A cultural tug of war is brewing between conservatives and liberals over the message of "The Hunger Games."
Are the popular teen novels and films a leftist call for the downtrodden to rise up against the rich? Or an Orwellian take on the dangers of Big Government?
On one side of the argument is the Harry Potter Alliance, a group that aims to push a progressive agenda by politicizing popular young-adult novels and their fans.
For the New York-based nonprofit, "The Hunger Games" trilogy is more than the gripping tale of a brave teenage girl fighting for her life in a dystopian society — it's a call for progressive social change.
The alliance launched its "Odds in Our Favor" campaign Nov. 21, the day before the release of the second "Hunger Games" movie starring Jennifer Lawrence. The drive is aimed at pushing what the organization calls the movie's central theme: income inequality.
That interpretation may come as a shock to fans focused on the love triangle involving Katniss, Peeta and Gale. It certainly comes as a surprise to conservative fans of the books and films, who say the Harry Potter Alliance is willfully ignoring the real antagonist of "The Hunger Games" series, namely the fictional world's totalitarian government.
"To look at the 'Hunger Games' and not see that the people running the government are the evil ones is deliberate blindness," said Dan Gainor, vice president for business and culture at the conservative Media Research Center.
Andrew Slack, executive director of the Harry Potter Alliance, isn't buying the Orwellian subtext, and he also has problems with the advertising blitz that announced the coming of "The Hunger Games: Catching Fire," calling it "a slick, glossy spectacle."
"'The Odds in Our Favor' campaign works to 'hack' the multimillion-dollar media campaign promoting the movie to make sure the central message of the story doesn't get lost: the economic inequality of the movie isn't a fiction for millions of Americans today," the alliance said in a press release.
The campaign urges supporters to launch volunteer projects that address "the 12 districts of economic inequality," which include "health-care access, homelessness, voting access, unemployment and food security."
"Like it or not, 'The Hunger Games' are real," says the narrator of a video accompanying the launch.
Mr. Gainor said he is not surprised by the Harry Potter Alliance's take on the novels, describing it as a typical progressive tactic.
"The left tries to structure every narrative as the one they want, and they get away with it because they have greater access to the media, and in some cases, they're involved with the creation of the media," Mr. Gainor said.
The Harry Potter Alliance sometimes sounds like "Occupy Hogwarts" in its quest for economic justice, citing figures such as "the top 1 percent control 40 percent of our nation's wealth" and "only 6 percent of workers have jobs protected by unions."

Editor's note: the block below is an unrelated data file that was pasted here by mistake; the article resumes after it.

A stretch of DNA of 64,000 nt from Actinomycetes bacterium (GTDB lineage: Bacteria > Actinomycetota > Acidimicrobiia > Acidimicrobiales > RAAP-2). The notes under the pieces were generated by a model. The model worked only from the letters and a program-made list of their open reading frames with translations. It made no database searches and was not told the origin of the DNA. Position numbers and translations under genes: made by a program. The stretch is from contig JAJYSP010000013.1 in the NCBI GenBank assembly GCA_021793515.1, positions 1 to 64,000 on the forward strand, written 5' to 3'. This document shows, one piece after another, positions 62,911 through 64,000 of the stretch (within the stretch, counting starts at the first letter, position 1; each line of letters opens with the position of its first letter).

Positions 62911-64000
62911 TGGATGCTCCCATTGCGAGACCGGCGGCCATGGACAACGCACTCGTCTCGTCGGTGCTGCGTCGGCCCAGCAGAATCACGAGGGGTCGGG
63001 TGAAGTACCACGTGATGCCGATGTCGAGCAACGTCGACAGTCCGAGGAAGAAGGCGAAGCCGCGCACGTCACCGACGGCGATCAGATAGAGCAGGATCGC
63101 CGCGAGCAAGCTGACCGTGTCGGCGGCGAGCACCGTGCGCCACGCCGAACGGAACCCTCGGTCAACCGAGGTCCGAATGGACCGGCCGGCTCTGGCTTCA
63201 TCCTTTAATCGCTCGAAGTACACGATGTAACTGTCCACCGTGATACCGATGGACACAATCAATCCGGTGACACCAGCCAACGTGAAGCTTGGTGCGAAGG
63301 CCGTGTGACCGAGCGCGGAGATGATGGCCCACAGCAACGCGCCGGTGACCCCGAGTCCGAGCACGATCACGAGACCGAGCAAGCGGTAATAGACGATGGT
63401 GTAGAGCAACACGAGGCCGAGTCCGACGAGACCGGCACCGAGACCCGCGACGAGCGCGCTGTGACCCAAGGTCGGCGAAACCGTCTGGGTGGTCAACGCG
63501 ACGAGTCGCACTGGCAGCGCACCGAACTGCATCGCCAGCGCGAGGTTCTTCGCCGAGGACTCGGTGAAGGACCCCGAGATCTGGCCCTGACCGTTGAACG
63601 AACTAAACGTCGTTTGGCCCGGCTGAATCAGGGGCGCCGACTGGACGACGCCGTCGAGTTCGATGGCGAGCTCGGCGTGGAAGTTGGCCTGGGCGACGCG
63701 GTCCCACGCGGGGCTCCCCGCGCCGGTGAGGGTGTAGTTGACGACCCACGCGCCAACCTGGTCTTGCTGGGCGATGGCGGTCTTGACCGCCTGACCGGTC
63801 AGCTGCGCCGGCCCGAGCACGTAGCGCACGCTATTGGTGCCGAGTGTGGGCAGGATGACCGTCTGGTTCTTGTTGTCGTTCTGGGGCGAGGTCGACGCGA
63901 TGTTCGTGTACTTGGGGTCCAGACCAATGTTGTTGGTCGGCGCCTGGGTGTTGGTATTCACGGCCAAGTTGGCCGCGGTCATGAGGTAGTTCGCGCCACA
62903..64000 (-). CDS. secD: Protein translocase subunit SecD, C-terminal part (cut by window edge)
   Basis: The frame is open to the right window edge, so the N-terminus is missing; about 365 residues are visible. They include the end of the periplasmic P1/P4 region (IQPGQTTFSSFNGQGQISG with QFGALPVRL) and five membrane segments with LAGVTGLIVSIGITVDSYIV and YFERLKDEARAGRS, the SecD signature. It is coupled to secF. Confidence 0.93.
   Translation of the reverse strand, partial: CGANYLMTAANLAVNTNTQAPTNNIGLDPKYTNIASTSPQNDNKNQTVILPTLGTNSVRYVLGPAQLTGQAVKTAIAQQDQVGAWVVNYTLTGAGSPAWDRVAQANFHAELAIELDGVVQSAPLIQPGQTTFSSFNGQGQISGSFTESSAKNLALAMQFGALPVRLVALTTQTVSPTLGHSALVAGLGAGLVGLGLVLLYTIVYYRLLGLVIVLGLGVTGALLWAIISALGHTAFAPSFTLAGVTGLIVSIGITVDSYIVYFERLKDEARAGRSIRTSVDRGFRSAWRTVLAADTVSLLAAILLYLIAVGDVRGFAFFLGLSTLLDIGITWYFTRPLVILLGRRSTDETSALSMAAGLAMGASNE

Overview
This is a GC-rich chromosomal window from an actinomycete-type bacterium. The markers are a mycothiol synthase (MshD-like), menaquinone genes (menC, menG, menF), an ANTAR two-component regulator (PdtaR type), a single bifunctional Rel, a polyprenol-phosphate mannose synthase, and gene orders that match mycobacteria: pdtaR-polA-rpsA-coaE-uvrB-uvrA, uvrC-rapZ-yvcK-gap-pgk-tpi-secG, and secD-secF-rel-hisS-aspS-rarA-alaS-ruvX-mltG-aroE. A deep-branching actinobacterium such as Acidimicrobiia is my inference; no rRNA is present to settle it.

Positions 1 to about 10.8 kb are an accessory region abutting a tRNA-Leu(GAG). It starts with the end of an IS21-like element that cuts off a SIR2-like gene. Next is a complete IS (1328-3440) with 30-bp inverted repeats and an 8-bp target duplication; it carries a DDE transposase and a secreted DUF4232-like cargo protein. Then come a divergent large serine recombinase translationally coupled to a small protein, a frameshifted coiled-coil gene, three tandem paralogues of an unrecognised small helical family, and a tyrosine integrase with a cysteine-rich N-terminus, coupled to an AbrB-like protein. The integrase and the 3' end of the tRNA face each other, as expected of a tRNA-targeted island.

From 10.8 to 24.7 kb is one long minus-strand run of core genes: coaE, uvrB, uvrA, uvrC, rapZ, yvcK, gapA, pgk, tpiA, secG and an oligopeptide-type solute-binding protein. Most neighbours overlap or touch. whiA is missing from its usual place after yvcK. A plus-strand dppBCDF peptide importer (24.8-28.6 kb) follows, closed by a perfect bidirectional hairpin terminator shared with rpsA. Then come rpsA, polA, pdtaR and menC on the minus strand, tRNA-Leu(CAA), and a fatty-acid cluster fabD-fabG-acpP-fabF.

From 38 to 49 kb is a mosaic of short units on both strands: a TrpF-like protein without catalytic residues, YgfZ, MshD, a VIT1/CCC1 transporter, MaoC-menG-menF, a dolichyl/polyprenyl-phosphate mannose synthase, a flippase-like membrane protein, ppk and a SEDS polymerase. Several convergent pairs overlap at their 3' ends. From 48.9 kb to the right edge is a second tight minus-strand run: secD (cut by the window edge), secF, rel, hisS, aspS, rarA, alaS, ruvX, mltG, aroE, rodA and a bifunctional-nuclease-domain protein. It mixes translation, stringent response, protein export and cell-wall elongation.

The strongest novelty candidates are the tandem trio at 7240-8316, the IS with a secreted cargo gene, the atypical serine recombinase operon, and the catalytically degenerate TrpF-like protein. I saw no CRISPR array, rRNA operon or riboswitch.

Supporters are asked to go online and post photos of themselves giving the revolution's three-finger salute. Hundreds of fans, including AFL-CIO President Richard Trumka, have done so, according to the press release.
Mr. Gainor agrees that there are similarities between the U.S. and the decadent "Panem" of "The Hunger Games," but they aren't what the Harry Potter Alliance has in mind. For example, Panem's central technological achievement is its high-speed train, a form of mass transit popular with liberal government planners.
In the book, heroine Katniss has to sneak through a hole in the fence to hunt in the forest, which has been blocked off by the government — bringing to mind the fights over land use in the West between federal property owners in Washington and local residents.
On top of that, she sells and trades some of her game at an illegal market set up by residents of District 12.
"You could clearly argue that Katniss is an entrepreneur," Mr. Gainor said. "How different is this from Ayn Rand? In both cases, you have a corrupt government stamping down people's entrepreneurial spirit and creativity, and saying, 'You can't do that.'"
The Harry Potter Alliance isn't just a basement startup. Founded in 2005, the group receives funding from Chase Community Giving of JPMorgan Chase & Co., as well as the Roddick Foundation and hipster outlets such as the Foundation to Decrease Worldsuck and the fan site LeakyCon, according to the website.
The alliance's previous campaigns include a book donation drive, support for fair-trade chocolate, and a phone bank for same-sex marriage in Rhode Island that cited Harry Potter's years of living in a cupboard under his aunt and uncle's stairs as a reminder that "no one should have to live inside of a closet for their identity," Mr. Slack said.
The sequel to "The Hunger Games" has been a blockbluster, grossing more than $573 million worldwide through Sunday.
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